The findings could have implications for addressing phobias and panic attacks in humans.
Bianca Silva, who carried out the work, said that they found that there seems to be a circuit for handling fear of predators - which has been described anatomically as a kind of defence circuit - but fear of members of the same species uses the reproductive circuit instead and fear of pain goes through yet another part of the brain.
Working in the lab of Cornelius Gross at European Molecular Biology Laboratory (EMBL), Silva exposed mice to three threats: another mouse (chosen for being particularly aggressive), a rat (the mouse's natural predator) or a mild electric shock to the feet. The mice showed the same typical fearful behaviours - running away, freezing - in response to all threats, but their brains painted a different picture.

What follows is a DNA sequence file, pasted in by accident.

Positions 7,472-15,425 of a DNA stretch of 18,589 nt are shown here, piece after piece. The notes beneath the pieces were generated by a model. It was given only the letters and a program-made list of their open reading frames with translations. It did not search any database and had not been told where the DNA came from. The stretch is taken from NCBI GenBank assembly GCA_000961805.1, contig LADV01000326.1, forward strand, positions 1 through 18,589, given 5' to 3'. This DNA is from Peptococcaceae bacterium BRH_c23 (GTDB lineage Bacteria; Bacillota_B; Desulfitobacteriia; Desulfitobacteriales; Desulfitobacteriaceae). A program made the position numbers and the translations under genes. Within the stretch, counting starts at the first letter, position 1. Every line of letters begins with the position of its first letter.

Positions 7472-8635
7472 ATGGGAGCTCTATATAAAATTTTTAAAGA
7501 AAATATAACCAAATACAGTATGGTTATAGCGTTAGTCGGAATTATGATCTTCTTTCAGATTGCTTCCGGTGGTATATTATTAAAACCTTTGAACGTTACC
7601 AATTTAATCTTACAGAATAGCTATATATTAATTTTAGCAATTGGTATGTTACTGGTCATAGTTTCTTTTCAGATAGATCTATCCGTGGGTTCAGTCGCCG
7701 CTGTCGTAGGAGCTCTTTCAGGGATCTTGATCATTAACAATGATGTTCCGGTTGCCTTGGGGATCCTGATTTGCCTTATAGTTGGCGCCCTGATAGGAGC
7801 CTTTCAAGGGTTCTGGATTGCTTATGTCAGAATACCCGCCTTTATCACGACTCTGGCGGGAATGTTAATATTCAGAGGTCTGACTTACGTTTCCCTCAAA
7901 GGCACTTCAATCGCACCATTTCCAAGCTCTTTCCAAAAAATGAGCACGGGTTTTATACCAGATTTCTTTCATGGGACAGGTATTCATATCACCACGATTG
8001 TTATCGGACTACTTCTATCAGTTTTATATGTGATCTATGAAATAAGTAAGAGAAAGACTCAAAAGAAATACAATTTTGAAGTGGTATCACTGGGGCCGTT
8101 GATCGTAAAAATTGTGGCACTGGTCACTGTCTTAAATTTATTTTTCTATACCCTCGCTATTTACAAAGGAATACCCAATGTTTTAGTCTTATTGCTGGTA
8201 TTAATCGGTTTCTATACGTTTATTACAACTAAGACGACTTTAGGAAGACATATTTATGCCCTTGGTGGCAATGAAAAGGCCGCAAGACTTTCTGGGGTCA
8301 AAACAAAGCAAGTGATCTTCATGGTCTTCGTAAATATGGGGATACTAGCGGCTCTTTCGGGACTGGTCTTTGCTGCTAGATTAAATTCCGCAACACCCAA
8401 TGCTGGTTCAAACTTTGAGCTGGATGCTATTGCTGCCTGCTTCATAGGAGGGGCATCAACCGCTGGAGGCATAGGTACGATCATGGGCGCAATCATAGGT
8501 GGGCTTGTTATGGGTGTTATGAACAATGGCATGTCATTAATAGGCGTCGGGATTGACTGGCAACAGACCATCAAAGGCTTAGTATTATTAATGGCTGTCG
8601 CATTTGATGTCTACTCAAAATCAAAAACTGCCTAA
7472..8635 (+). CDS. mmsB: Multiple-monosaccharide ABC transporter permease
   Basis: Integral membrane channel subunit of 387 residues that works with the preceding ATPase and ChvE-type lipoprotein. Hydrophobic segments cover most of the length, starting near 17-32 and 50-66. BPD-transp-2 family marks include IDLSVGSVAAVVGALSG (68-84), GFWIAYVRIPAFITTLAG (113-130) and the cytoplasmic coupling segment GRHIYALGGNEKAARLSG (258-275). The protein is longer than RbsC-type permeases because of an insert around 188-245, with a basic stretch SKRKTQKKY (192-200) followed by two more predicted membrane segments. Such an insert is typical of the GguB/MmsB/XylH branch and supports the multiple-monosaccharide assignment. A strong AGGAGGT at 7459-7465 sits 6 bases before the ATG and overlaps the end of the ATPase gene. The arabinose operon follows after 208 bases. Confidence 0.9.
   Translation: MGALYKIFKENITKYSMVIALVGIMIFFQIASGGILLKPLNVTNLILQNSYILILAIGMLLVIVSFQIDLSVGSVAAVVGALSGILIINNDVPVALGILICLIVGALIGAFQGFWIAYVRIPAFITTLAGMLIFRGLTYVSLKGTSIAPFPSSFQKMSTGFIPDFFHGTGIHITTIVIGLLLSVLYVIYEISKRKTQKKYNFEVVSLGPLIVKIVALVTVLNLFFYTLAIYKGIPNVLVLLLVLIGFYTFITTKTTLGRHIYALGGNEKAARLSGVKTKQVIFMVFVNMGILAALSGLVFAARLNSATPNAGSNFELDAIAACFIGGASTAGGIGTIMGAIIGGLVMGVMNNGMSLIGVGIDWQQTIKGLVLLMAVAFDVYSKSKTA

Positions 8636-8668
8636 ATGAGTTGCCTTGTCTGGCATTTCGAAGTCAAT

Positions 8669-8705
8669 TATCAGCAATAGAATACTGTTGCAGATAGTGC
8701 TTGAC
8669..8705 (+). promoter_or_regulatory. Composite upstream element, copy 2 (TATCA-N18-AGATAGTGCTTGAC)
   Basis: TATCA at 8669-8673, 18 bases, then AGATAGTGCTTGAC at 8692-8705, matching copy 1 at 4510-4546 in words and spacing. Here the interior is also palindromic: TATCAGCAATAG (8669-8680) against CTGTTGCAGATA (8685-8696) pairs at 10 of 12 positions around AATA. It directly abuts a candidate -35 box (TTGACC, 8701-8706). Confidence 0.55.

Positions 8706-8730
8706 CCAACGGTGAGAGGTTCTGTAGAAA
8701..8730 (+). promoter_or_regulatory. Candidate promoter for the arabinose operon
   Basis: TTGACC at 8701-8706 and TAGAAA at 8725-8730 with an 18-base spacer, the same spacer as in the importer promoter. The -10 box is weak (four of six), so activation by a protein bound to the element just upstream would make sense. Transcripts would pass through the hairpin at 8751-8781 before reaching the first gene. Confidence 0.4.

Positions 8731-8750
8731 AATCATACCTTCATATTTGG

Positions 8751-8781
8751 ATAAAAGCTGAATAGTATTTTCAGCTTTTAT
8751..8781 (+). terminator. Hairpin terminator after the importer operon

When the scientists mapped the brain activity of mice exposed to the aggressive mouse and the rat , they saw that different parts of a region called the ventromedial hypothalamus (VMH) 'lit up' depending on the threat.
Fear of the mouse seemed to activate the bottom and sides of the VMH, while fear of the rat seemed to be processed by the VMH's central and upper areas.
This was confirmed when the scientists used drugs to block only the neurons in those 'rat fear' areas: mice were no longer afraid of the rat, but were still afraid of the mouse, showing that mice need this brain circuit specifically to process fear of predators.
The human brain has similar circuits, and we too experience different kinds of fear, so the results hint at the possibility of developing more efficient treatments for specific phobias or panic attacks, by targeting only the relevant region of the brain.
The study has bee published in journal Nature Neuroscience.
--ANI (Posted on 12-11-2013)